A Michigan Technological University lab has published a scientific paper that shows how they have designed a set of open source 3D printable optics components. Joshua Pearce, an associate professor of materials science and engineering and electrical and computer engineering, decided to explore how open-source 3D printers, like the RepRap, could be used to reduce the costs of creating optics tools.
Open-source software has become a standard method of software development, for applications such as the Firefox browser or the Linux operating system, which has significantly reduces costs for institutions and companies around the world. Pearce’s lab explored how open source 3D printed optics equipment could be used as a flexible low-cost public-domain tool set for use in research and teaching roles.
“This study demonstrates an open-source optical library, which significantly reduces the costs associated with much optical equipment, while also enabling relatively easily adapted customizable designs.” , Joshua Pearce et al.
Keeping with the open-source ethos all aspects of the project were developed using open-source software and hardware. The optics were designed with the open-source CAD application OpenSCAD and printed on RepRap 3D printers. The study notes that the RepRap is an open-source 3D printer, which is controlled by a Arduino microcontroller that is an open-source IC.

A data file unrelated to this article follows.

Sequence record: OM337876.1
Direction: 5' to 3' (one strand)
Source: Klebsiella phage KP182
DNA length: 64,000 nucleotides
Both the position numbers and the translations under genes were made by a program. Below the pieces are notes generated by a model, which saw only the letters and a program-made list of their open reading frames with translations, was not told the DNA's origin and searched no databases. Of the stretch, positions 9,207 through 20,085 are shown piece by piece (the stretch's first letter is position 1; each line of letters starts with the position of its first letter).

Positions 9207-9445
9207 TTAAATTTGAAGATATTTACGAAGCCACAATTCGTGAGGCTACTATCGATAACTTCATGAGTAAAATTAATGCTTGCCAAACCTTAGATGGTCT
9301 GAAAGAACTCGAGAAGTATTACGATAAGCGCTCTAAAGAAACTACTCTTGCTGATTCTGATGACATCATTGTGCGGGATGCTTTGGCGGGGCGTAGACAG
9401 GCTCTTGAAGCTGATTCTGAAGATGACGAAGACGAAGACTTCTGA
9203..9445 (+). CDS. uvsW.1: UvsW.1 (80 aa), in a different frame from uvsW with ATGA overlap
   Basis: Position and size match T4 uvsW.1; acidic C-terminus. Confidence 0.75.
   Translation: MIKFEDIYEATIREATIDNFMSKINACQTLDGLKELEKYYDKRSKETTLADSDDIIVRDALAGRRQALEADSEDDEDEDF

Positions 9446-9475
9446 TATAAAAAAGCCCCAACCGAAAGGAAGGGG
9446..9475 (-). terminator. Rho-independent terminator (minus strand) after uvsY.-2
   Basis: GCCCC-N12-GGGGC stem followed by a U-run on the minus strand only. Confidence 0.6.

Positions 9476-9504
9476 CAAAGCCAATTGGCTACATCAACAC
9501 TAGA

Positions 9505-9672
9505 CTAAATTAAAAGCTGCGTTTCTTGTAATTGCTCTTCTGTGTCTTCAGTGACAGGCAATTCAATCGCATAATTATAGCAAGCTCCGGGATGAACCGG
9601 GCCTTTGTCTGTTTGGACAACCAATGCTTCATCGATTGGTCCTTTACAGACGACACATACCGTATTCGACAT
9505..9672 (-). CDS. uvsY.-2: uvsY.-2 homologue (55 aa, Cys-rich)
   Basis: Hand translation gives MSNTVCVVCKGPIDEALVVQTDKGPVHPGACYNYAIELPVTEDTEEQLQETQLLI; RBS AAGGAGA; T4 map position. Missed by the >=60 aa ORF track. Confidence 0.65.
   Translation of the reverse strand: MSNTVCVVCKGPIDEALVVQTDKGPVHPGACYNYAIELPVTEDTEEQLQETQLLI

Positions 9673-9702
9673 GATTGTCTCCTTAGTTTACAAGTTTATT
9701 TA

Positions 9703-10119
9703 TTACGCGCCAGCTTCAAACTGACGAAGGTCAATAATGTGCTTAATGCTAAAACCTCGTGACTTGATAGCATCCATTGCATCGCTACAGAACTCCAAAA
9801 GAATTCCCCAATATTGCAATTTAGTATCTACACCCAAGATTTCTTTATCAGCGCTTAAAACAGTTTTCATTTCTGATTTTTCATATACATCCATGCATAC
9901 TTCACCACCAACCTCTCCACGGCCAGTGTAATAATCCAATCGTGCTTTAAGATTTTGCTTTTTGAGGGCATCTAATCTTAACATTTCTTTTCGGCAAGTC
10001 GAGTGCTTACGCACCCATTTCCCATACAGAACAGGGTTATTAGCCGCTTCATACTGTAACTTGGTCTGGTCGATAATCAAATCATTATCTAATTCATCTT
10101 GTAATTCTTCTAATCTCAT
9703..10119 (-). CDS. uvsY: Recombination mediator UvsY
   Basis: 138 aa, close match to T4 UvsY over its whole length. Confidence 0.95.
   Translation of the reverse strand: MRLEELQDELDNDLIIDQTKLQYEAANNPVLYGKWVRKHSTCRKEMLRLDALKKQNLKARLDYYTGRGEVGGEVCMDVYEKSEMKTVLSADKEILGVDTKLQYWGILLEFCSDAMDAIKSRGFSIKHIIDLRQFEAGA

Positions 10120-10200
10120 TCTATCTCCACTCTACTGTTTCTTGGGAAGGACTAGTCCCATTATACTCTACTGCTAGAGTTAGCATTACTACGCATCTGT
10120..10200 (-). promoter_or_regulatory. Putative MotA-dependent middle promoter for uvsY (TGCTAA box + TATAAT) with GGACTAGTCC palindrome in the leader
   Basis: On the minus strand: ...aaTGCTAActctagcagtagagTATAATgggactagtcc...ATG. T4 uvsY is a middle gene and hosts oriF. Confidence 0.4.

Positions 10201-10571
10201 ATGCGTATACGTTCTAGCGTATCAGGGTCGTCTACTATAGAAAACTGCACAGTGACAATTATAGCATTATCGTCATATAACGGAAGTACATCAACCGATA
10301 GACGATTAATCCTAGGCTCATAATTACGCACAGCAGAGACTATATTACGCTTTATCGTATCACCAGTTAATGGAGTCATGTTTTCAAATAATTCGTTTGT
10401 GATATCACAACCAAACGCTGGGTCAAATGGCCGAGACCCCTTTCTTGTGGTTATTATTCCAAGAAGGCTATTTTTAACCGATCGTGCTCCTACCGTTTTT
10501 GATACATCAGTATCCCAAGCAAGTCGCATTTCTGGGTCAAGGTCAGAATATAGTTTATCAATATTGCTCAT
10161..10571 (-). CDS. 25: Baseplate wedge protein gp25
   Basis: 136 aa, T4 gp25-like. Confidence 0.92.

The open-source optics library is made from 3D printed parts and other low-cost parts that can be bought from most hardware stores. For example, an optical rail built from an open-source aluminum extrusion system called OpenBeam costs around $10-12 per/m whereas commercial rail costs over $300/m. When the 3D printed components are factored in the cost reductions are over 97%, with some only costing 1% of their commercial price.
The Report explains that an open source optic setup suitable for a undergraduate teaching lab would cost less than $500, compared to over $15,000 for commercial versions. With a RepRap costing less than $1000, the investment in an open-source 3D printer setup will pay for itself with even the smallest of optics lab setups.
The optics library is now available on Thingiverse for anyone to download, and currently consists of about 60 components and tools, with more being developed.
Yet again we see 3D printing being used to cheaply replicate tools and equipment that costs significantly more, and without any significant reduction in function and performance. It remains to be seen how long the commercial manufacturers wait to react to this onslaught to their businesses.